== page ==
How do five diseases attack language areas in the brain?
PPA is a neurological condition that occurs due to damage to the areas of the brain that control speech and language. People with PPA gradually lose the ability to speak, write, read, and/or understand what others are saying, with no impairment in speech, memory, or the ability to express themselves in relation to behavior.
“We have found that each of these diseases attacks a different part of the language network“, said lead author, Dr. M. Marsel Mesulam, director of Northwestern’s Mesulam Center for Cognitive Neuroscience and Alzheimer’s Disease.
In some cases, the disease affects the area responsible for grammar, in other cases the area responsible for understanding words. Each disease progresses at a different rate and has different implications for intervention.
In this new study, up to 118 cases of PPA were reviewed. So it is based on the largest set of autopsies PPA ever assembled.
How does disease attack the brain?
In 118 consecutive autopsies of PPA patients, the primary diagnosis is Alzheimer’s disease in 42% of cases.
In 10 percent of cases, Pick’s disease was found. Pick’s disease is a type of frontal dementia that causes progressive loss of mental function, affecting the frontal and temporal lobes of the brain.
The primary diagnosis is conversion-responsive type A DNA-binding protein disease [TDP(A)] in 10 percent of patients and TDP (C) in 11 percent of cases.
Active response DNA-binding protein is a major pathological marker for anterior lobe degenerative conditions with certain inclusions.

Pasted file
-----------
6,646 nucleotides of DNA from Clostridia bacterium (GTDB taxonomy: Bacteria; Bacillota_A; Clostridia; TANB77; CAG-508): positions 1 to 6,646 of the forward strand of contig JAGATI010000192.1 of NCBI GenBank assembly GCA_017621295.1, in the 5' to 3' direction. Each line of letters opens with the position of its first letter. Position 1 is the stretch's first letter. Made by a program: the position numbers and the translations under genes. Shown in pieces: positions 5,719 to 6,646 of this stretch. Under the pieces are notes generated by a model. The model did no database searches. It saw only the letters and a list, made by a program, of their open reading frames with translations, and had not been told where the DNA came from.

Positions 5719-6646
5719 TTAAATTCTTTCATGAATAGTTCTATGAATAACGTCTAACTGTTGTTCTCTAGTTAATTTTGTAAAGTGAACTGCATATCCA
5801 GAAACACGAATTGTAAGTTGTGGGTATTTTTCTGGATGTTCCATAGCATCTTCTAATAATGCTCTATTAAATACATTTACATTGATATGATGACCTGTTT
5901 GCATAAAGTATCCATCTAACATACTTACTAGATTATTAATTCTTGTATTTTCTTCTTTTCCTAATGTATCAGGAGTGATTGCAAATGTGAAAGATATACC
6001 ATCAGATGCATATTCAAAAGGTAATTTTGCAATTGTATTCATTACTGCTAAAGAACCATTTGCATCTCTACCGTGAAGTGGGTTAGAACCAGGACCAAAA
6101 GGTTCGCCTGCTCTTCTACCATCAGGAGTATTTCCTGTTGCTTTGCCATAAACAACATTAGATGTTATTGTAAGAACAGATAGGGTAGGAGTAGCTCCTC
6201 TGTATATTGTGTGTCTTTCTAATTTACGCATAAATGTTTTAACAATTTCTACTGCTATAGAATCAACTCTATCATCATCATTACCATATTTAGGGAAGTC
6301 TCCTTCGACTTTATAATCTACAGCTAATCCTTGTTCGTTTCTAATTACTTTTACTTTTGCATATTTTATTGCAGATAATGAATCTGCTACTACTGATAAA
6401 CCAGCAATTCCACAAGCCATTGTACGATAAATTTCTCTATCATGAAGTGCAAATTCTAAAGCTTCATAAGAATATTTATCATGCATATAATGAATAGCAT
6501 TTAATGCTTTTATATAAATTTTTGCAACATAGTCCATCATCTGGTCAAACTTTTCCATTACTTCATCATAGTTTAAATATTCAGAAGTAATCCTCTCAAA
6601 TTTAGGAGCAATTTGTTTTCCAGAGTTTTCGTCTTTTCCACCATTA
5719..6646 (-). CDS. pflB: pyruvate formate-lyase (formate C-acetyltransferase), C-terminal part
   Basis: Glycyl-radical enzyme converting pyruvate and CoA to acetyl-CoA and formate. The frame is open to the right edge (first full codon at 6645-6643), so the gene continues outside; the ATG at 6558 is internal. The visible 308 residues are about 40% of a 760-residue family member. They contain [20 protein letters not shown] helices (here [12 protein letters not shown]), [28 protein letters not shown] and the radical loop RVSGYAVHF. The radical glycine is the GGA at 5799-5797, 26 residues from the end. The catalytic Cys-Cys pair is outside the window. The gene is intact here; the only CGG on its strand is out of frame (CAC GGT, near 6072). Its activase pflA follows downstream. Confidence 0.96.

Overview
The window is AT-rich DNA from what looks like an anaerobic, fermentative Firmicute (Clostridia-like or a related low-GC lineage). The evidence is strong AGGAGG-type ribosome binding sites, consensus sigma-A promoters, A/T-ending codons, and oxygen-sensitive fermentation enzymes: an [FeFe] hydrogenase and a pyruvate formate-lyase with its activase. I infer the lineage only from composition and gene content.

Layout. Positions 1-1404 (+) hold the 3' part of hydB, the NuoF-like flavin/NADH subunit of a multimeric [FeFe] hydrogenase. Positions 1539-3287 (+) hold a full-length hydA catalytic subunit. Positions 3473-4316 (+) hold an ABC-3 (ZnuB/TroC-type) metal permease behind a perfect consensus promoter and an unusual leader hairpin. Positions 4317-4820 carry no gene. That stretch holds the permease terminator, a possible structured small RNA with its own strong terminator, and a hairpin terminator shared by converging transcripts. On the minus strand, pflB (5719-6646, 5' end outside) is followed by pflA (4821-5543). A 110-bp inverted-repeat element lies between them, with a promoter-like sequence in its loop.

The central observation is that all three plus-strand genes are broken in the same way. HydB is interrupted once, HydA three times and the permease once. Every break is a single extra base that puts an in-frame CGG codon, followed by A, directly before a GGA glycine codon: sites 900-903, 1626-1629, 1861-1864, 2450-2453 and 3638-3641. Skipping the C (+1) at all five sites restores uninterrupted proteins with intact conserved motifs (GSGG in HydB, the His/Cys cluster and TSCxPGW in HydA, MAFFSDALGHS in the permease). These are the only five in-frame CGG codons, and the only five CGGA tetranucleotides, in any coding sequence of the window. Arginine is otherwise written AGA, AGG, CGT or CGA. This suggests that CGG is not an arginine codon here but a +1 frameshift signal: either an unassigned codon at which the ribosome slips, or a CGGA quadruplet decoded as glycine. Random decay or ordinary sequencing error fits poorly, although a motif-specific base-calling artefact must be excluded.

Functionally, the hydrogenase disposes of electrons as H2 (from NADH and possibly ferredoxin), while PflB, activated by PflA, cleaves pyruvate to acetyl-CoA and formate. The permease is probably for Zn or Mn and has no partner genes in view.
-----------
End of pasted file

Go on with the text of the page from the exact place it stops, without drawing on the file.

Research also shows that word comprehension is lost for some patients, while others lose grammar. In addition, the disease is often misdiagnosed in its early stages, so many people miss out on treatment.
Patients diagnosed with PPA were enrolled in a longitudinal study. They are made to undergo a language and brain structure test and their brain function is visual.
The underlying disease, in 40% of PPA cases, is a very unusual form of Alzheimer’s disease. That’s unusual, according to the study, as it impairs language rather than memory. Also, it can start much earlier when a person is under 65.
In 60% of cases, the disease that causes PPA belongs to a completely different group of diseases called frontotemporal lobar degeneration (FTLD)..
People with this condition may experience weakness, muscle loss or atrophy, involuntary small muscle twitches, difficulty speaking, and difficulty swallowing.
There are several approaches at the disease and symptom levels, once the underlying disease is diagnosed. The trick is to approach the PPA on both levels concurrently.
How to treat such patients?
A patient with Alzheimer’s disease can be treated with drugs and put into clinical trials. Another type of speech therapy will be offered to people who have difficulty understanding words. Stimulating the nerve cells in the brain works best for people who have difficulty understanding words.
Anti-anxiety medications and behavioral therapy can be used to treat anxiety around word-finding.
What to do next?
Researchers are now working towards improving diagnostic accuracy through new biomarkers to determine whether a patient’s PPA is caused by Alzheimer’s disease or anterior lobe degeneration.
They also intend to find pharmacological treatments tailored to each underlying PPA and individualized interventions, along with symptomatic nonpharmacological interventions based on the nature of the impairment. language as psychological intervention.